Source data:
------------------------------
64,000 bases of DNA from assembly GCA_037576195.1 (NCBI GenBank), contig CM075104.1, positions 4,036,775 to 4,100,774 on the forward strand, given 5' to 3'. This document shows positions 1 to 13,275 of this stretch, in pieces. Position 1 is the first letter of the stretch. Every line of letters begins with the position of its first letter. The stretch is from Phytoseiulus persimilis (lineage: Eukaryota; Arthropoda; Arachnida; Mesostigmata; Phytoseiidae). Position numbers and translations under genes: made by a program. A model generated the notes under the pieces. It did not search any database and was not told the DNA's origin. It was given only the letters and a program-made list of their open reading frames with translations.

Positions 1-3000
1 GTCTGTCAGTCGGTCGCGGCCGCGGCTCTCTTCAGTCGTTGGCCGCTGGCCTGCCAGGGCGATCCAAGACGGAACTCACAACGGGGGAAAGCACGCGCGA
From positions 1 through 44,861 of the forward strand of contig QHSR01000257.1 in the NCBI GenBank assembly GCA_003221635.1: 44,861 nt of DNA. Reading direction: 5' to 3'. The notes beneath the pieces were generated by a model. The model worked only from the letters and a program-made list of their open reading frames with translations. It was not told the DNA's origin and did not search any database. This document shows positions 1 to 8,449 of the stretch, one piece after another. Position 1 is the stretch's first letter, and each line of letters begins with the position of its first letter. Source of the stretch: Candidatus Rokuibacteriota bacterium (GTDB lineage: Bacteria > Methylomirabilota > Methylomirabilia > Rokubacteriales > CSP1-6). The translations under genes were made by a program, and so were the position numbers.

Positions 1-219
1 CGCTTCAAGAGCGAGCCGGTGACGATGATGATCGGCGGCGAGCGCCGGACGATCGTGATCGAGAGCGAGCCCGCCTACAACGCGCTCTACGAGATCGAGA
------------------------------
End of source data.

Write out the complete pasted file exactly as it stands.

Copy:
64,000 bases of DNA from assembly GCA_037576195.1 (NCBI GenBank), contig CM075104.1, positions 4,036,775 to 4,100,774 on the forward strand, given 5' to 3'. This document shows positions 1 to 13,275 of this stretch, in pieces. Position 1 is the first letter of the stretch. Every line of letters begins with the position of its first letter. The stretch is from Phytoseiulus persimilis (lineage: Eukaryota; Arthropoda; Arachnida; Mesostigmata; Phytoseiidae). Position numbers and translations under genes: made by a program. A model generated the notes under the pieces. It did not search any database and was not told the DNA's origin. It was given only the letters and a program-made list of their open reading frames with translations.

Positions 1-3000
1 GTCTGTCAGTCGGTCGCGGCCGCGGCTCTCTTCAGTCGTTGGCCGCTGGCCTGCCAGGGCGATCCAAGACGGAACTCACAACGGGGGAAAGCACGCGCGA
From positions 1 through 44,861 of the forward strand of contig QHSR01000257.1 in the NCBI GenBank assembly GCA_003221635.1: 44,861 nt of DNA. Reading direction: 5' to 3'. The notes beneath the pieces were generated by a model. The model worked only from the letters and a program-made list of their open reading frames with translations. It was not told the DNA's origin and did not search any database. This document shows positions 1 to 8,449 of the stretch, one piece after another. Position 1 is the stretch's first letter, and each line of letters begins with the position of its first letter. Source of the stretch: Candidatus Rokuibacteriota bacterium (GTDB lineage: Bacteria > Methylomirabilota > Methylomirabilia > Rokubacteriales > CSP1-6). The translations under genes were made by a program, and so were the position numbers.

Positions 1-219
1 CGCTTCAAGAGCGAGCCGGTGACGATGATGATCGGCGGCGAGCGCCGGACGATCGTGATCGAGAGCGAGCCCGCCTACAACGCGCTCTACGAGATCGAGA